Meet the Jewish Photographer Behind Donald Trump’s ‘Subversive’ Time Cover
After his provocative image of Donald Trump hit the cover of Time Magazine, Israeli photographer Nadav Kander is being treated to his own close-up.
“I attempt to photograph people making a portrait that is a moment in time,” Kander wrote Thursday on Twitter. His picture is being featured by Time in the issue where it crowns the president-elect its “Person of the Year,” and “president of the divided states of America.”
The man behind the lens got his start in a pretty Jewish way — according to multiple biographical accounts, he bought his first camera with the money from his bar mitzvah, a fateful purchase that led him to what would become a career.
Kander has moved around quite a bit. He was born in Tel Aviv, but raised in South Africa’s Johannesburg, and he now resides in London with his family. His work has also taken him around the world, from China’s Yangtze River, where he documented the social and environmental impact of dam construction, to the former Soviet Union, where he shot photos of deserted cities.
His latest photo has proven controversial, with some faulting Time for its front-cover treatment of Trump and others arguing that the photo contains not-so-implicit criticism of the soon-to-be leader of the free world.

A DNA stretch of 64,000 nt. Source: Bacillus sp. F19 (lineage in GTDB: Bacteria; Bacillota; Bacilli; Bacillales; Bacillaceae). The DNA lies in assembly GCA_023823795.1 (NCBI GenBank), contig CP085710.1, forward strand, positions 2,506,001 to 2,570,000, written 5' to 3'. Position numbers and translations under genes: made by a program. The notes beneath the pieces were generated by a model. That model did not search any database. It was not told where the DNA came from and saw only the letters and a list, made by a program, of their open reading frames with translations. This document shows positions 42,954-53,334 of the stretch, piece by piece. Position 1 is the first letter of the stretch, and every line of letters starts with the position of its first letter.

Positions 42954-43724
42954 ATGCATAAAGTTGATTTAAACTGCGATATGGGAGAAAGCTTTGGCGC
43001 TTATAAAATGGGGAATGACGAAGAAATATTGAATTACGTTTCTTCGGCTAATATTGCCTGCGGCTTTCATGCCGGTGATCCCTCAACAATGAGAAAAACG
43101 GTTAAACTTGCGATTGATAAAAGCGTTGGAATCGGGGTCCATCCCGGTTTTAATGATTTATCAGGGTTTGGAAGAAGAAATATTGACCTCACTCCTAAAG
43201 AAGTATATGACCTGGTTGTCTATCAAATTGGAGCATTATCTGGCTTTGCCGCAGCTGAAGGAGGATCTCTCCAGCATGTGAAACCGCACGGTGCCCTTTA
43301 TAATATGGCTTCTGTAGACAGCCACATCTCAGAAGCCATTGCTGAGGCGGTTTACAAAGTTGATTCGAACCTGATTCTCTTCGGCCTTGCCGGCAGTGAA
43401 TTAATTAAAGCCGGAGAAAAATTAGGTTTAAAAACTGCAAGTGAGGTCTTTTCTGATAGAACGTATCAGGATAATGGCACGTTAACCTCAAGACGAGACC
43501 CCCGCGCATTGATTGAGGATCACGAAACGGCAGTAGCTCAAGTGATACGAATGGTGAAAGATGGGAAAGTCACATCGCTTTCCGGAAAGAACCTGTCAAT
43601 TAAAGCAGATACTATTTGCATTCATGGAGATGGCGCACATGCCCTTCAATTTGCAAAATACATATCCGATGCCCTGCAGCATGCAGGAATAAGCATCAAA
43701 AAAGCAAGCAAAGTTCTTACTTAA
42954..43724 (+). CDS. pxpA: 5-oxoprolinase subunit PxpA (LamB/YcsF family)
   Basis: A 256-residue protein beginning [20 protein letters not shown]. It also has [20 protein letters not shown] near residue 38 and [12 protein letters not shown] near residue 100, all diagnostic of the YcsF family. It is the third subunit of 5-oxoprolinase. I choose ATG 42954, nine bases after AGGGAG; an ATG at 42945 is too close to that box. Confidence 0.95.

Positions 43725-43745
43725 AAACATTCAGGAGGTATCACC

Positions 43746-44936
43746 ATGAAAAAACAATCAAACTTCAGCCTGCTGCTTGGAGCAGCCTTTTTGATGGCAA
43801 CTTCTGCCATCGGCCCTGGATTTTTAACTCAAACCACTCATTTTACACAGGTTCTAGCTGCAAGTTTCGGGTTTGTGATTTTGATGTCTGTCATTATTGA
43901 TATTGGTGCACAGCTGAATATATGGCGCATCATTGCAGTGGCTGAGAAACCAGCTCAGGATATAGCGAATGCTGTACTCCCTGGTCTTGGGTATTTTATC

The Forward’s own Jake Romm wrote on Thursday that the picture’s color, the president-elect’s pose and the nature of the chair in which he sits combine to produce an image that is “a profound portrayal of anxiety for the coming years,” attesting to “the scheming, sordid underside of power” and “the crumbling facade of wealth.”
Kander took a less committal tack in a statement e-mailed to the Forward. “For this commission, we were inspired by iconic portrait sittings throughout history,” he wrote. “Upon arriving at Trump’s residence, I wanted to integrate a detail from his environment into the photograph. I tried a few set ups, but this image of President-Elect Trump in his chair stood out as the cover. The importance of this picture rests on the fact that we are at a crossroad in history.”